Members of Congress who argued against the amendment said that the institution is noted for its human rights training. Rep. Phil Gingrey (R-Georgia) identified himself as a member of WHINSEC’s Board of Visitors. He said, “All students and instructors receive comprehensive human rights training” and that graduates are “not brutal and murderous thugs. The vast majority make positive contributions and serve with honor and distinction.”

Rep. Marty Meehan (D-Massachusetts) completely disagreed. WHINSEC, he argued, is the “breeding ground for unsavory thugs” who “repress, abuse, and kill their victims.”

Rep. Dennis Kucinich (D-Ohio) commented that WHINSEC/SOA is notorious for “graduating human rights violators” and that people targeted by these graduates include educators, student leaders, and union leaders.

Rep. Jan Schakowsky (D-Illinois) talked about the February 21-22, 2005, massacre at San Jose de Apartado, Colombia. Shortly after eight persons, including three children, were killed in this peace community, the 17th Brigade, directed by SOA graduate Brigadier General Hector Jaime Rincon, was seen there. Rincon had graduated from the SOA’s “small unit tactical operations” course. “This is not an isolated matter. It is a shameful policy,” Schakowsky said.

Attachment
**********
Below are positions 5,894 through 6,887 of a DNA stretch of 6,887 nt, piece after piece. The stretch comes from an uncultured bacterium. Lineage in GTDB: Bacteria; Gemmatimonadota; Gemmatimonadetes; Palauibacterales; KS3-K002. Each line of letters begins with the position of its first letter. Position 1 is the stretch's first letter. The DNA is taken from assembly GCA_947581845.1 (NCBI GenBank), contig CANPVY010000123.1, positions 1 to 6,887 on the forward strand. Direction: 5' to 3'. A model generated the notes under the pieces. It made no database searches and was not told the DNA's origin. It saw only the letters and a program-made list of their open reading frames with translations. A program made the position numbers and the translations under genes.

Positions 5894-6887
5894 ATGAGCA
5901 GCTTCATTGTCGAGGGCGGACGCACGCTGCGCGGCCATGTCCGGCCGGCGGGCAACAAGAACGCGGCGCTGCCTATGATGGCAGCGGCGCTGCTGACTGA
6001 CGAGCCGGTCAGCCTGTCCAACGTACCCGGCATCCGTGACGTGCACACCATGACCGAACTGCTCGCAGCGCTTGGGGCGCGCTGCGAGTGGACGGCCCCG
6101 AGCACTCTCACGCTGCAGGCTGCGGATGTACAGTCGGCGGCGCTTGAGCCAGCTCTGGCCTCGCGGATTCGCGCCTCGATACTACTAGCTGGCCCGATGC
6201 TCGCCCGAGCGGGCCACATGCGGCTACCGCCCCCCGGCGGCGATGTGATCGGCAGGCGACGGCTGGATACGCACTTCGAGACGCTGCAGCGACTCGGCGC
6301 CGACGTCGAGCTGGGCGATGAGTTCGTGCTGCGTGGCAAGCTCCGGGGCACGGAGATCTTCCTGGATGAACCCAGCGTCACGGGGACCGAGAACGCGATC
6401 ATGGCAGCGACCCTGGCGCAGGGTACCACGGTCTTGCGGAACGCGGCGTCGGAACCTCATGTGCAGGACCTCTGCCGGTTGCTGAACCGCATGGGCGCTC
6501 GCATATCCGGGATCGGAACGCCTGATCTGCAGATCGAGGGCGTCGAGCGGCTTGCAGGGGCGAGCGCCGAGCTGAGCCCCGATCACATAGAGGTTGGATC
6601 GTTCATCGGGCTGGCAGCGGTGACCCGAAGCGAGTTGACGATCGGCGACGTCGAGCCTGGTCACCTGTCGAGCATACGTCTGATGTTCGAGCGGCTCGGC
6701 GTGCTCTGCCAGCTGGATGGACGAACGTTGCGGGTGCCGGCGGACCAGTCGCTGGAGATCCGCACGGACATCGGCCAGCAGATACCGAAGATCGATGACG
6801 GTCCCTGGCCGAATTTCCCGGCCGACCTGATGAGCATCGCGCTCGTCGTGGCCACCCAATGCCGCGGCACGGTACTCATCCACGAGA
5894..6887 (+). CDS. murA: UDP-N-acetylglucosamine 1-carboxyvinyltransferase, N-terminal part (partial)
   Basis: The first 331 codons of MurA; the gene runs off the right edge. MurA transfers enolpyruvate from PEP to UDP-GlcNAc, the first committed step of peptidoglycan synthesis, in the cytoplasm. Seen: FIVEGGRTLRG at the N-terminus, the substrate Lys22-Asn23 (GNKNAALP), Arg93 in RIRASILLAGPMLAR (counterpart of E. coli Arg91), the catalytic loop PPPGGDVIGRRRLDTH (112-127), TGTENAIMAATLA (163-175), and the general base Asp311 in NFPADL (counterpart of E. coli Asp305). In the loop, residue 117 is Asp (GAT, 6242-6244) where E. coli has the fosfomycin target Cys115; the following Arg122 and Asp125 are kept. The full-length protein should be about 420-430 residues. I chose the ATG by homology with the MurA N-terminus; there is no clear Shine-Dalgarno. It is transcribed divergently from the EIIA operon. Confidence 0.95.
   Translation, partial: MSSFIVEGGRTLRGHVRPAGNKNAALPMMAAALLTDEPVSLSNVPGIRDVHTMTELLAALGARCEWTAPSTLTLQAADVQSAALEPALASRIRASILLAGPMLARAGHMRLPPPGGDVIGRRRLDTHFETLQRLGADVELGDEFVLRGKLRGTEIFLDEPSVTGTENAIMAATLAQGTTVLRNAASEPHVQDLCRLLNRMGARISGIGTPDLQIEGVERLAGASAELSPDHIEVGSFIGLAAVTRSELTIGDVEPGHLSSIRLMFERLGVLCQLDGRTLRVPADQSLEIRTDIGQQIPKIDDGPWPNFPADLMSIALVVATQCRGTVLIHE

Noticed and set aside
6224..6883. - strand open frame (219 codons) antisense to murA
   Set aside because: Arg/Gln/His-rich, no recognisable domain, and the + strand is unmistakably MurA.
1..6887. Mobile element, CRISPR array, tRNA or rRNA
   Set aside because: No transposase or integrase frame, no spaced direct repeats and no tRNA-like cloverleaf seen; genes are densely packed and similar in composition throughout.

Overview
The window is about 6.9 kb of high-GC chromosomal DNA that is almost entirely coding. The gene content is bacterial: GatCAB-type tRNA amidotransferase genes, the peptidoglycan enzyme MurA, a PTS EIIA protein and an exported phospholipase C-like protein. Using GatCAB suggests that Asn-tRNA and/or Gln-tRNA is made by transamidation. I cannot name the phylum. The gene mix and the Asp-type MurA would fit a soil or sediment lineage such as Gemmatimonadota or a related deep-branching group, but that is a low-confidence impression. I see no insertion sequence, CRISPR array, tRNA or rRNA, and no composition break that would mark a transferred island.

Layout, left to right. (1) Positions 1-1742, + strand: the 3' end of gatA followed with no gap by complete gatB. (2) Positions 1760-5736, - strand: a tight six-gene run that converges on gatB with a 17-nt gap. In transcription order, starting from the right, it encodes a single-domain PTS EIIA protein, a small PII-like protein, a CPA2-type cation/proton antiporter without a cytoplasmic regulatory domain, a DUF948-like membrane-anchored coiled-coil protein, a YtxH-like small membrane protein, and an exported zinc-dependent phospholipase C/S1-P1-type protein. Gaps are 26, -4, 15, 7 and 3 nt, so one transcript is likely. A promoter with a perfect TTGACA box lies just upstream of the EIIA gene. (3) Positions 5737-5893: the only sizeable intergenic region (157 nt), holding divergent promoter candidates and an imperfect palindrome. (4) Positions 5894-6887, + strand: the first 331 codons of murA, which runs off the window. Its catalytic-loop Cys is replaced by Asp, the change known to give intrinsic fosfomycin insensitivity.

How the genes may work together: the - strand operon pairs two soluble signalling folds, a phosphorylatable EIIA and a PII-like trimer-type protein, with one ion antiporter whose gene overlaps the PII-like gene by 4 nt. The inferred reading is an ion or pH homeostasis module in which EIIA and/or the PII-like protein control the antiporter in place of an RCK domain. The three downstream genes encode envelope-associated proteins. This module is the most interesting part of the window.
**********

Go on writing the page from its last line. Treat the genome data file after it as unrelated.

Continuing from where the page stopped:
Rep. John Mica (R-Florida) started by referring to opponents of SOA/WHINSEC as the “caffe latte crowd,” an odd comment, considering that Colombia is well-known for its coffee. Returning to the topic at hand, he expounded upon the virtues of WHINSEC and declared that it trains officers who share our values and that the program should be expanded, not cut. He didn’t mention problems concerning our own government and military with massacres, extraordinary rendition (deporting someone to a country that practices torture), Guatanamo, secret prisons, etc. Are these the values that the SOA students share with us?

Meehan addressed those issues directly. “The U.S. administration has done little to hide contempt for human rights,” he stated. “Cutting funding is a small step in the right direction.”

The new WHINSEC graduates are becoming fewer in number, however, as demand for the program falls. So far, Bolivia, Venezuela, Uruguay, and Argentina have announced that that they are no longer sending students to the school, and the list could soon get longer. Enrollment has declined by 40 percent. Most of the students now come from five Andean nations, and U.S. students are filling empty seats. As enrollment declines, the budget for the school does not.

None of the opponents to HR 1217, from the cantankerous Mica to the genteel Gingrey, were able to explain why funding for WHINSEC has remained the same while the number of students has declined. They also were unable to explain the lack of accountability and the fact that no independent investigation of this school and its graduates has been performed. School supporters simply repeat public relations offerings from WHINSEC. They also do not mention Amnesty International’s November 2002 report, “Unmatched Power, Unmet Principle.”

After the allotted thirty minutes, the debate was over, and a roll call vote was held on the McGovern-Lewis amendment. It was defeated by the vote of 188 to 218.

Our work continues.

Alice E. Gerard